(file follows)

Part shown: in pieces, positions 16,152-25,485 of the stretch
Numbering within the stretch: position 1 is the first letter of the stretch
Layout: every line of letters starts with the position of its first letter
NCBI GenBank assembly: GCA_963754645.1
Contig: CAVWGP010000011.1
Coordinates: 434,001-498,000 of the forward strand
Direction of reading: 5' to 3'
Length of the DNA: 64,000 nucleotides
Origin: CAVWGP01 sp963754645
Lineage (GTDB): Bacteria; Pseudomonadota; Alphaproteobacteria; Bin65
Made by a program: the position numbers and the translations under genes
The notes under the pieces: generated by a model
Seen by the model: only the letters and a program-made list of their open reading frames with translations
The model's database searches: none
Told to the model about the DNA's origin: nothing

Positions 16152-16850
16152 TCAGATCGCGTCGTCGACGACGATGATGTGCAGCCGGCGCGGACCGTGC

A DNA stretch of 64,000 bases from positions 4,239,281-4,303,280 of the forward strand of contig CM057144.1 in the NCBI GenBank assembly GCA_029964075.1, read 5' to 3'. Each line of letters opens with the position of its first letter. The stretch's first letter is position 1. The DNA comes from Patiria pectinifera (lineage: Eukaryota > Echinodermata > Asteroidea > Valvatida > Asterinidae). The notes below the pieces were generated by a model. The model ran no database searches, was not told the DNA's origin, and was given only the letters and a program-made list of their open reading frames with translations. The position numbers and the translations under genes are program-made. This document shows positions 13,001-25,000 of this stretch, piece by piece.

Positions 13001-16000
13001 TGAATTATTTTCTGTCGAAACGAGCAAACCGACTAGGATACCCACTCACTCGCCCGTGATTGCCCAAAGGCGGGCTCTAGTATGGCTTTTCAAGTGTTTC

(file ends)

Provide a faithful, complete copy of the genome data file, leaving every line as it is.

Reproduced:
Part shown: in pieces, positions 16,152-25,485 of the stretch
Numbering within the stretch: position 1 is the first letter of the stretch
Layout: every line of letters starts with the position of its first letter
NCBI GenBank assembly: GCA_963754645.1
Contig: CAVWGP010000011.1
Coordinates: 434,001-498,000 of the forward strand
Direction of reading: 5' to 3'
Length of the DNA: 64,000 nucleotides
Origin: CAVWGP01 sp963754645
Lineage (GTDB): Bacteria; Pseudomonadota; Alphaproteobacteria; Bin65
Made by a program: the position numbers and the translations under genes
The notes under the pieces: generated by a model
Seen by the model: only the letters and a program-made list of their open reading frames with translations
The model's database searches: none
Told to the model about the DNA's origin: nothing

Positions 16152-16850
16152 TCAGATCGCGTCGTCGACGACGATGATGTGCAGCCGGCGCGGACCGTGC

A DNA stretch of 64,000 bases from positions 4,239,281-4,303,280 of the forward strand of contig CM057144.1 in the NCBI GenBank assembly GCA_029964075.1, read 5' to 3'. Each line of letters opens with the position of its first letter. The stretch's first letter is position 1. The DNA comes from Patiria pectinifera (lineage: Eukaryota > Echinodermata > Asteroidea > Valvatida > Asterinidae). The notes below the pieces were generated by a model. The model ran no database searches, was not told the DNA's origin, and was given only the letters and a program-made list of their open reading frames with translations. The position numbers and the translations under genes are program-made. This document shows positions 13,001-25,000 of this stretch, piece by piece.

Positions 13001-16000
13001 TGAATTATTTTCTGTCGAAACGAGCAAACCGACTAGGATACCCACTCACTCGCCCGTGATTGCCCAAAGGCGGGCTCTAGTATGGCTTTTCAAGTGTTTC